PORTALES, NM (KFDA) - The Peanut Valley Craft & Music Festival in Portales celebrated it’s 45th year this weekend at the Roosevelt County Fairgrounds.
The staple of the festival is, of course, the variety of Valencia peanuts and other tasty treats sold by the Portales Women’s Club in the events arena.
“This is one of our biggest fundraisers that we utilize to help provide scholarships for high school students as well as do some other community service work that we do with the community such as Meals on Wheels and school supplies and those types of things,” said Portales Women’s Club First VP of Civics Cindy Miller.
She said they had record sales of the home-grown peanuts this weekend.
“We had a tremendous day yesterday, sales were through the roof, high than we’ve ever had them before,” said Miller. “People when they come and buy peanuts, they know they’re supporting this industry here in Portales and because we do have a huge peanut economy here and so forth. And so we’re grateful that they come in and support, not just us, but also the economy too.”
Executive director of the Roosevelt County Chamber of Commerce, Karl Terry, said it’s the even wider variety of vendors that have grown the festival to what it is today.
“The roots of this festival are kind of an arts and crafts festival and we like to think that we’re one of the better arts and crafts festivals in Eastern New Mexico and West Texas,” he said.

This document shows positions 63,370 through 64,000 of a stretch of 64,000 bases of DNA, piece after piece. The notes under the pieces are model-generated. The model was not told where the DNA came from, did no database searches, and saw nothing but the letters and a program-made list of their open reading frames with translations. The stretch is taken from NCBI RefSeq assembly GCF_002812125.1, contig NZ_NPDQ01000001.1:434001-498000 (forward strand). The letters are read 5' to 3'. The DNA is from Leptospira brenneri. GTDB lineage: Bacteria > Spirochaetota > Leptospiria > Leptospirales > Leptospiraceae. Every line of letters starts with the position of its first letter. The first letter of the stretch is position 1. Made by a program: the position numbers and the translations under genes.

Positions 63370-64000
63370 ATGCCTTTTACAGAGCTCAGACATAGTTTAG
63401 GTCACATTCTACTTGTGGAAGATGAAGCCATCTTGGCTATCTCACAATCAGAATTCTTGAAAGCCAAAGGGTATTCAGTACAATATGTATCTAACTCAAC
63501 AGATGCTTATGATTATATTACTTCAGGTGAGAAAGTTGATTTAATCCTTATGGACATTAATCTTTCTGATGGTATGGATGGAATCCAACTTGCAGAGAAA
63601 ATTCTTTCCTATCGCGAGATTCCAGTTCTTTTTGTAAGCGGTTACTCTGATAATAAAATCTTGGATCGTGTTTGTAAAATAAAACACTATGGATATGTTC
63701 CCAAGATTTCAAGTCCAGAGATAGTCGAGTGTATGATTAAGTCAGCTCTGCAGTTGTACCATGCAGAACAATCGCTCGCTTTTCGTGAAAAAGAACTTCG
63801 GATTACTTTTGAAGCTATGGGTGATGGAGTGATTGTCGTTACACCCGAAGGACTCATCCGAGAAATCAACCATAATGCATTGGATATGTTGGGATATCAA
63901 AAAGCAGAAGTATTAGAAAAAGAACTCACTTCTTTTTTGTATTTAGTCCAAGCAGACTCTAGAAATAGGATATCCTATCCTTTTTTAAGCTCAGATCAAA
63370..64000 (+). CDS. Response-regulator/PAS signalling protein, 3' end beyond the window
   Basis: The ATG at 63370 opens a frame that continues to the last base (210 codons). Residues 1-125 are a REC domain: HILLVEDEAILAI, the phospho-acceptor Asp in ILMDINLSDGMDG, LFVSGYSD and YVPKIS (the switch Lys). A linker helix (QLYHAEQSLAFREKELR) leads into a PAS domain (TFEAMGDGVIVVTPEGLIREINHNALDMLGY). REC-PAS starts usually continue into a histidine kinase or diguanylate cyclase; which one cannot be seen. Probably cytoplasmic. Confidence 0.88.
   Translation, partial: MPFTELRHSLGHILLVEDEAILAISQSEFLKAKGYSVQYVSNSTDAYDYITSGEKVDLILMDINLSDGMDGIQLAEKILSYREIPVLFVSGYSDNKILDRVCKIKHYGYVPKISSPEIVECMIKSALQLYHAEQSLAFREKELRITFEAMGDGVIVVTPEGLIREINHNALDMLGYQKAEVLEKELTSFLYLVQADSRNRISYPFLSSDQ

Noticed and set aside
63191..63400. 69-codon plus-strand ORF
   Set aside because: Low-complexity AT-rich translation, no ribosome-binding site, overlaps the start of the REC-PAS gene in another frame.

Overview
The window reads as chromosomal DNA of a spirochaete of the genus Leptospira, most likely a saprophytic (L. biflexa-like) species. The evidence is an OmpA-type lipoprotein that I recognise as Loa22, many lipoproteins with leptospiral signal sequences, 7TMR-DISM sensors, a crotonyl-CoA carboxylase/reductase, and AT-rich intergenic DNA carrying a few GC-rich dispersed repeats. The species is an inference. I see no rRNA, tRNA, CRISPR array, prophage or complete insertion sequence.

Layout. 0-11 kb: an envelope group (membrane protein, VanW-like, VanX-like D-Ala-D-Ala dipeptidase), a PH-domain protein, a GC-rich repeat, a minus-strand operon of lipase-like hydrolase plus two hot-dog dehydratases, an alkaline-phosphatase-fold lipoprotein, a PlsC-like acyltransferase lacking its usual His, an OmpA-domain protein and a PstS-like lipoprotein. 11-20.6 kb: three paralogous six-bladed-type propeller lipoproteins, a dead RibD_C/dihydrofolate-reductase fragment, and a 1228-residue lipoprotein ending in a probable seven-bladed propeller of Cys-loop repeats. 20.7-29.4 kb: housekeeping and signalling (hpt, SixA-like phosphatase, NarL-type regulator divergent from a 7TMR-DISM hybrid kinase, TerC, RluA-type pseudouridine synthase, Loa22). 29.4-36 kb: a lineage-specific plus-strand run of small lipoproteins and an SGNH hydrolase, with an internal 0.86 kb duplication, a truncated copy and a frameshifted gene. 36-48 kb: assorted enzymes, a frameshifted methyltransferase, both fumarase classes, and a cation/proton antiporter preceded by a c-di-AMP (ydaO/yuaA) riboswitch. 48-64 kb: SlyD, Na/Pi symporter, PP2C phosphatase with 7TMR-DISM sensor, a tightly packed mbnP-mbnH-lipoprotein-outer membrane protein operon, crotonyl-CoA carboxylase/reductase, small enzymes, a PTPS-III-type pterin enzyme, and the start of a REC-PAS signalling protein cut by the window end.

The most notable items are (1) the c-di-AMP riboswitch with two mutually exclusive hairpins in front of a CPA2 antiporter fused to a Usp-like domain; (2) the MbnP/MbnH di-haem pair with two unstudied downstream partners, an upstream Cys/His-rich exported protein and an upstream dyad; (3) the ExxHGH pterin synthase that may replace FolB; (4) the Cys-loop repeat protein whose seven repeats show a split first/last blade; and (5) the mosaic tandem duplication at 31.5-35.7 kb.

Joe Aragon and his wife have been involved with the festival since it’s early years at Eastern New Mexico University.
They were instrumental in incorporating arts and crafts into the festival, giving it roots from the local Native American community.
“When they started doing the Peanut Festival, we thought it was a real good time to have a lot of our students whose parents are craftspeople, jewelers and potters and weavers,” said Aragon. “This is a good opportunity for them to invite their folks down. So we’ve been kind of involved in that aspect of the Peanut Festival for a number of years.”
Terry said embracing that culture and the many vendors native to the region continue to make the festival a success.
“We’ve got folks from all over the state that have Native American pottery, jewelry, we’ve got folks from West Texas that bring stuff in and we have a really, really good following of vendors that really make this so special,” he said.